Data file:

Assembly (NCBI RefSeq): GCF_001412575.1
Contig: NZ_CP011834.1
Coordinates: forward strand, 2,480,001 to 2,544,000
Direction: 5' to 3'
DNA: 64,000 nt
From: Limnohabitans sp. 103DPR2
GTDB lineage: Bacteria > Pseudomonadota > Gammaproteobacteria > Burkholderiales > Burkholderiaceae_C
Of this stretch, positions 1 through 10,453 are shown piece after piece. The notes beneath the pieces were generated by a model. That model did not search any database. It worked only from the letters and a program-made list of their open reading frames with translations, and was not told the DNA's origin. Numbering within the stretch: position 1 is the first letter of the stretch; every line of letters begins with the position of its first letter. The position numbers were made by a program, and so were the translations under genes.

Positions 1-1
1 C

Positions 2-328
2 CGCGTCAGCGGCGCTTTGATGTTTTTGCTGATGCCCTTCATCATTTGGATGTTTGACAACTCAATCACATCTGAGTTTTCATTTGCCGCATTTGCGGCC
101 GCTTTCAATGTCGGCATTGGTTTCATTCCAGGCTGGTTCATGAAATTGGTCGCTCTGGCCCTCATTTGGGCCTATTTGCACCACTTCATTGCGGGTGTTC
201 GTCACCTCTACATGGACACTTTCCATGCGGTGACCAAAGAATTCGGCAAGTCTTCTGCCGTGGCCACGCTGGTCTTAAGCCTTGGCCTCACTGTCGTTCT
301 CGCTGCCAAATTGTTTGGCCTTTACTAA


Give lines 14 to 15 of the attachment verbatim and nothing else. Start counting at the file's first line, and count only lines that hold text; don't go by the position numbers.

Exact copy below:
201 GTCACCTCTACATGGACACTTTCCATGCGGTGACCAAAGAATTCGGCAAGTCTTCTGCCGTGGCCACGCTGGTCTTAAGCCTTGGCCTCACTGTCGTTCT
301 CGCTGCCAAATTGTTTGGCCTTTACTAA